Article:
This chapter summarizes the steps to configure security options for a domain in WebLogic Server 10.3.6.
This chapter includes the following sections:
Note:These sections apply to WebLogic Server deployments using the security features in this release of WebLogic Server as well as deployments using Compatibility Security.
This section describes important information regarding support for the cross-domain security solution.
As described in Enabling Trust Between WebLogic Server Domains, cross-domain security establishes trust between domains such that principals in a subject from one WebLogic domain can make calls in another domain. WebLogic Server establishes a security role for cross-domain users, and uses the WebLogic Credential Mapping security provider in each domain to store the credentials to be used by the cross-domain users.
In this release of WebLogic Server, subsystems such as JMS, JTA, MDB, and WAN replication implement cross-domain security. These subsystems can authenticate and send the required credentials across domains.
However, the EJB container does not implement the solution for cross-domain security. As a result, the WLS cross-domain security feature does not work in the following situations:
With ALSB, when ALSB is configured to use the SB and DSP transports.
For these domain types, the alternative is to use the global trust feature, in which global trust is established between two domains by using the same domain credential in each domain. For information about the global trust approach in WLS, see Enabling Global Trust.
Trust between domains is established so that principals in a Subject from one WebLogic domain can make calls in another domain. In previous releases of WebLogic Server, there was only one type of domain trust that is now referred to as Global Trust. WebLogic Server now supports a type of domain trust that is referred to as Cross Domain Security. The following sections explain how to configure each domain trust type:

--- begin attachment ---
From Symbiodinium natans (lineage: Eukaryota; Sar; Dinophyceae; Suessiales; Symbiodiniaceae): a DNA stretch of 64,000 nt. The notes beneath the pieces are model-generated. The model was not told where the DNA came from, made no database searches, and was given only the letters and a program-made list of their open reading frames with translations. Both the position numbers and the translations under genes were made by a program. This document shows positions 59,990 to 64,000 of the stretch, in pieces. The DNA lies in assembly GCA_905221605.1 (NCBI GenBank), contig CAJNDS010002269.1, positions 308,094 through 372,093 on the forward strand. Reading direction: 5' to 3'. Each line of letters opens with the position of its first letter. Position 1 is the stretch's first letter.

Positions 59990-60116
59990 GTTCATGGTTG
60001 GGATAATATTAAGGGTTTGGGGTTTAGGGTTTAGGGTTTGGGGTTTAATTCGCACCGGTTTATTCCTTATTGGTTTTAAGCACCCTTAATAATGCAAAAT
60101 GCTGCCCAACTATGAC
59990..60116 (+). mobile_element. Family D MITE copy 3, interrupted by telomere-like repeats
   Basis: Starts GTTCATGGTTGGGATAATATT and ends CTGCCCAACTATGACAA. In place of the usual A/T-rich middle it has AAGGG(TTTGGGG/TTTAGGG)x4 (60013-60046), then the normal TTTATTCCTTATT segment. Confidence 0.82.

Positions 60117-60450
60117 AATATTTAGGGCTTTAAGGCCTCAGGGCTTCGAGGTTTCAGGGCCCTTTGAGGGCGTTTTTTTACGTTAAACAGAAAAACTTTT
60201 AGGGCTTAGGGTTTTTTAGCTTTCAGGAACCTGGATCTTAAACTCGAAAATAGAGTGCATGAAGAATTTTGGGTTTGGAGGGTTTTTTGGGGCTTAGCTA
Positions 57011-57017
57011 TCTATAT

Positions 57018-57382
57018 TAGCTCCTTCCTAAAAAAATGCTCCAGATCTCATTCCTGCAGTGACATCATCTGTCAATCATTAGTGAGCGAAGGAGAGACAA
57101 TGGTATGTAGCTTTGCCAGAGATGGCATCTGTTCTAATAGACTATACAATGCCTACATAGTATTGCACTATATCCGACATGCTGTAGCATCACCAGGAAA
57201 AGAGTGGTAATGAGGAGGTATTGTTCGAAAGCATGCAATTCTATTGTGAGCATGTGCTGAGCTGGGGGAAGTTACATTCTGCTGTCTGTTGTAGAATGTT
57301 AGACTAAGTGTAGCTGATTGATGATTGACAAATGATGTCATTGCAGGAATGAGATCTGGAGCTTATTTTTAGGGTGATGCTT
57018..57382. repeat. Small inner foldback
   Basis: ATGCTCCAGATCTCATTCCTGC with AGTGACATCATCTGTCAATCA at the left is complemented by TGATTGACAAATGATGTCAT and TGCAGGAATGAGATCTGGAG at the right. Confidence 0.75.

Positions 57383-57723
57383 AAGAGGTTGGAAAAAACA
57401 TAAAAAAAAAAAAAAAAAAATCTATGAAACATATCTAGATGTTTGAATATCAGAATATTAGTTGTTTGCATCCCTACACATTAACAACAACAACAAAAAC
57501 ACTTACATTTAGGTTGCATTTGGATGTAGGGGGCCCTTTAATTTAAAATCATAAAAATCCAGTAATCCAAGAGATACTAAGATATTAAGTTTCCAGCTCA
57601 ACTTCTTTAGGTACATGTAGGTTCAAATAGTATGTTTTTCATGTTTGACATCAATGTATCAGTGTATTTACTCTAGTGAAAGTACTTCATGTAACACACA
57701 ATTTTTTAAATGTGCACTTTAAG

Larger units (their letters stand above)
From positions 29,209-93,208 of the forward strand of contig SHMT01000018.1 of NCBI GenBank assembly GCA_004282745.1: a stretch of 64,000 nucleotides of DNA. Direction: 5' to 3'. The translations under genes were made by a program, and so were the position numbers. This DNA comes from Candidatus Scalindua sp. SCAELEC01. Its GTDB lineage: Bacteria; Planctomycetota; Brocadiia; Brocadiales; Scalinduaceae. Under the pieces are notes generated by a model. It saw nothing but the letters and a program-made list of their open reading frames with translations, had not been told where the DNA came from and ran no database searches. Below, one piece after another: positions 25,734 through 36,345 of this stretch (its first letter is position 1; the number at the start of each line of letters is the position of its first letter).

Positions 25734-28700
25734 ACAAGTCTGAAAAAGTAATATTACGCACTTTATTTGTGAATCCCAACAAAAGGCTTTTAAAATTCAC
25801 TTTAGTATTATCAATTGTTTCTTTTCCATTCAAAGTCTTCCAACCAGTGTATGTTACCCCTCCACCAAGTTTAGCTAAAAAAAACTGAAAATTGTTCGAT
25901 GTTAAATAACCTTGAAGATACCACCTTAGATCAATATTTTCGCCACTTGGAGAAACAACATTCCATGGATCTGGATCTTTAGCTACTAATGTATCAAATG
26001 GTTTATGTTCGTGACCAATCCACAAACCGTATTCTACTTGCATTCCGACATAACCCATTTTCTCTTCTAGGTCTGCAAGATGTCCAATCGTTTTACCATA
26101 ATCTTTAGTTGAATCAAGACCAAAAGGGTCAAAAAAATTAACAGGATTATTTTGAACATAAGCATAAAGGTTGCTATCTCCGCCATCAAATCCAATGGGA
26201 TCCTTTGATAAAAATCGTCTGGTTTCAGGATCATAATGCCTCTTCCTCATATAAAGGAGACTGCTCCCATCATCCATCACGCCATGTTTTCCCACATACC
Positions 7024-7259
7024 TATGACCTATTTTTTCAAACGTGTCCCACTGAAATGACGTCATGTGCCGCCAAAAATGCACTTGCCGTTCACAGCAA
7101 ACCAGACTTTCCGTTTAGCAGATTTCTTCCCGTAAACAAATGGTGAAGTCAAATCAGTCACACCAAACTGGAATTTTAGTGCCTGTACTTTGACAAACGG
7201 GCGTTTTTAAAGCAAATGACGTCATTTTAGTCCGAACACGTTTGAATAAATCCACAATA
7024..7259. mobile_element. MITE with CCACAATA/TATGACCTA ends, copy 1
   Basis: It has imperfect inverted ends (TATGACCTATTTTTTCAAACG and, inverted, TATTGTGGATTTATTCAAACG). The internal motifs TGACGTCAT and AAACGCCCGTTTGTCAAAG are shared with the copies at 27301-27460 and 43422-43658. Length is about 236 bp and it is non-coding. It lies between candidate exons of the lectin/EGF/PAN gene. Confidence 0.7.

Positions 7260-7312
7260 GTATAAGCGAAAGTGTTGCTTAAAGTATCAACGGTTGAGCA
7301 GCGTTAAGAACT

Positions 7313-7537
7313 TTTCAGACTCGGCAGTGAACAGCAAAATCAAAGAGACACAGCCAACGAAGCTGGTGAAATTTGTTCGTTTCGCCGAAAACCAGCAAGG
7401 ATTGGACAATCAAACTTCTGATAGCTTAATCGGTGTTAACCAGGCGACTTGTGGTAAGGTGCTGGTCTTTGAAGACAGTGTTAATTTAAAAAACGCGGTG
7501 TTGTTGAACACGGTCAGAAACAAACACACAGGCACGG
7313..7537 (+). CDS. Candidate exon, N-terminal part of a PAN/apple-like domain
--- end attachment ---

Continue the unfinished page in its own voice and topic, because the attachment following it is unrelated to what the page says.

Note:Please see Important Information Regarding Cross-Domain Security Support before enabling cross domain security.
Cross Domain Security establishes trust between two WebLogic domain pairs by using a credential mapper to configure communication between these WebLogic domains. Configuration and use of cross-domain security is described in the following sections:
In addition to the approach that uses a Credential Mapping security provider for cross-domain security, WebLogic Server also enables a different approach, under which global trust is established between two or more domains by using the same domain credential in each domain. If you enable global trust between two or more domains, the trust relationship is transitive and symmetric. In other words, if Domain A trusts Domain B and Domain B trusts Domain C, then Domain A will also trust Domain C and Domain B and Domain C will both trust Domain A. In most cases, the Cross Domain Security approach is preferable to the global trust approach, because its use of a specific user group and role for cross-domain actions allows for finer grained security. For information about the global trust approach in WebLogic Server, see Enabling Global Trust.
To configure cross-domain security in a WebLogic domain, set the
SecurityConfigurationMBean.CrossDomainSecurityEnabled attribute to